I'm decapping as a separate step using a Dillon universal decapping die, but good to know about the Squirrel Daddy pins. Cool name - now I gotta check them out!

I'm going to look into the primer installers as well since I also want to do that as a separate step. I'm more interested in consistency than anything else.

Not quite a benchrest rifle but a Savage 110 Tactical, which has a fine reputation for long range accuracy, but is more a compromise between target and hunting. I want to push it out to 1,000 or so yards. I'm using it specifically to work out the mechanics of LR shooting, then will decide the next step, if there is one.

The 280 AI is primarily a hunting rifle , Savage Timberline, I can push to longer ranges. I still want accuracy, but with task appropriate bullets.

With both, after the first firing I will neck size, so long as I don't get feeding problems.
 

3MTA3

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I use a mixture of Lee, RCBS and other dies; I'm a reasonably good shot and to be honest, I don't think my skills are enough to tell the real difference. A lot of that is the limited time I have to really dial in my loads, particularly for my long range rifles.
That's a great and very valid point. I'm mostly looking to remove anything equipment related as a factor, so I have no doubts that my performance is due to anything but my skill or lack thereof.
 
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I have 2 lee dies I'm not impressed with, and they're specifically full length sizing dies. If I don't get the adjustment just right, they do weird stuff to my shoulders and end up giving me a sharp, angled shoulder instead of a smooth one like you'd find on factory brass. The seating, expanding, neck sizing and other full length dies have been issue free. Handy that they come with a little load data, too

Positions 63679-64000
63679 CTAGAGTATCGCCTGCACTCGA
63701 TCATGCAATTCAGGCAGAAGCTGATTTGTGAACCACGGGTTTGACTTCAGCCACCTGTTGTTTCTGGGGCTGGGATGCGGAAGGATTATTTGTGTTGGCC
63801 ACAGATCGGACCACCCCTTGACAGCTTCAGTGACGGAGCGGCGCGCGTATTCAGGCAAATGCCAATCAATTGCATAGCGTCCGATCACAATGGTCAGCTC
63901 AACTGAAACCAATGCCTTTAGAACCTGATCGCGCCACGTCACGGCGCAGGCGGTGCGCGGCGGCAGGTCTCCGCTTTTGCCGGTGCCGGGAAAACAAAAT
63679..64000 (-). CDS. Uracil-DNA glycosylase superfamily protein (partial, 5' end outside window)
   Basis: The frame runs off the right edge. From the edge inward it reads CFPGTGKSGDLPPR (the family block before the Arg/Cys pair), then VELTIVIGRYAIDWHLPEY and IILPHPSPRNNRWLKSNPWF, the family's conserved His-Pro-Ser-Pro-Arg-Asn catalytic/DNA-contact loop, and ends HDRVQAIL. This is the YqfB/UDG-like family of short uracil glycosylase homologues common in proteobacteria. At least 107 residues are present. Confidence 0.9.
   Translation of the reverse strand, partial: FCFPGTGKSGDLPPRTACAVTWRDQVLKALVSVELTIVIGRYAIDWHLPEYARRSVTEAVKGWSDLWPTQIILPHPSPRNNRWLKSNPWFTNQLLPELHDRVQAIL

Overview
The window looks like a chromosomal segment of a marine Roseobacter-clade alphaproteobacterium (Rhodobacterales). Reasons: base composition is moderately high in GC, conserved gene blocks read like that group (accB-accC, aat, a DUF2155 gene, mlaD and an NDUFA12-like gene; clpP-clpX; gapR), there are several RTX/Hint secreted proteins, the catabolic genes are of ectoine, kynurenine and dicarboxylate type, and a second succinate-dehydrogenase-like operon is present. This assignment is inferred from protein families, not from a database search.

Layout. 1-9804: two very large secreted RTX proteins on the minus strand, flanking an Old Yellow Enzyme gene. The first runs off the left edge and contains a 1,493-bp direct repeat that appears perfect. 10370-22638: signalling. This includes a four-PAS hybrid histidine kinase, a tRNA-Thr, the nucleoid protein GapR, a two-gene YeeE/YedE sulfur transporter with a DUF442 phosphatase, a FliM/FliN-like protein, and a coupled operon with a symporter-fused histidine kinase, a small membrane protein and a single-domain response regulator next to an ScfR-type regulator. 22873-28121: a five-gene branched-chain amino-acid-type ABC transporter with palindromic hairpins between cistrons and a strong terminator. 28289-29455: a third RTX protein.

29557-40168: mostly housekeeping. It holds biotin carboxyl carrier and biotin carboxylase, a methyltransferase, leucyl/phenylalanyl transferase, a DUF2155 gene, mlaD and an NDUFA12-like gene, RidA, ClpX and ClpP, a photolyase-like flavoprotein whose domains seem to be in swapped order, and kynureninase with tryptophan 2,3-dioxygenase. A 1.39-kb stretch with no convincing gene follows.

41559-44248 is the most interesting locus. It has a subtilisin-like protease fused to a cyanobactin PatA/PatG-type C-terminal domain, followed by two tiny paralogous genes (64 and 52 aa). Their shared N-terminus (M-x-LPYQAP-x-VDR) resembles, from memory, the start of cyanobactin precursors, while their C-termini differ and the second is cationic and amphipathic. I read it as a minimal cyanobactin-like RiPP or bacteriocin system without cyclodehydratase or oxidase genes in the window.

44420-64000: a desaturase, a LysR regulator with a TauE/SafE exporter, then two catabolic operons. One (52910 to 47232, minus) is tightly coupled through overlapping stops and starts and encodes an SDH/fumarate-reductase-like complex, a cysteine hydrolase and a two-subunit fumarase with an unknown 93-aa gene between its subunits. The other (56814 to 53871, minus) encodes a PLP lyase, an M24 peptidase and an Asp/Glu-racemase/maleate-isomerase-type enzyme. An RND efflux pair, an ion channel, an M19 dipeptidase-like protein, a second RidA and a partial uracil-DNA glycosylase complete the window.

That's a great and very valid point. I'm mostly looking to remove anything equipment related as a factor, so I have no doubts that my performance is due to anything but my skill or lack thereof.
That’s certainly the objective.

I liked the way David Tubb explained brass quality/prep for competition in an article from a couple of decades ago, and I think it applies to ammunition in general. Benchrest shooters require a handful of near perfect cases; highpower shooters need several hundred very good cases and regular, disciplined practice. Work on you fitness and skills first, then fight for the last drop of reloading accuracy.
 

GWS

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Lee’s dies are the best thing they make.
I started out with Lee dies on a Lee turret press making tons of .45 ACP and .44 Magnum ammo. I still use Lee dies when I’m monkeying around working up a load for a new caliber.
They’re the real deal.
 
I’ve been using Lee dies since the mid 80’s without an issue. Started with .380, 9mm and .38 Special back then, all carbide dies. Over the years added .45 ACP, .45 Long Colt and more recently rifle dies in .223/5.56 and .300 Blackout. Once dialed in, they produce consistent quality ammo. I’ve loaded thousands and thousands of trouble free rounds. Don’t let the price scare you away, probably the best items Lee makes besides their bullet molds…

Just one ole guys opinion.
 

po18guy

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They have developed new lock rings. Dunno if they are included or (I suspect), optional.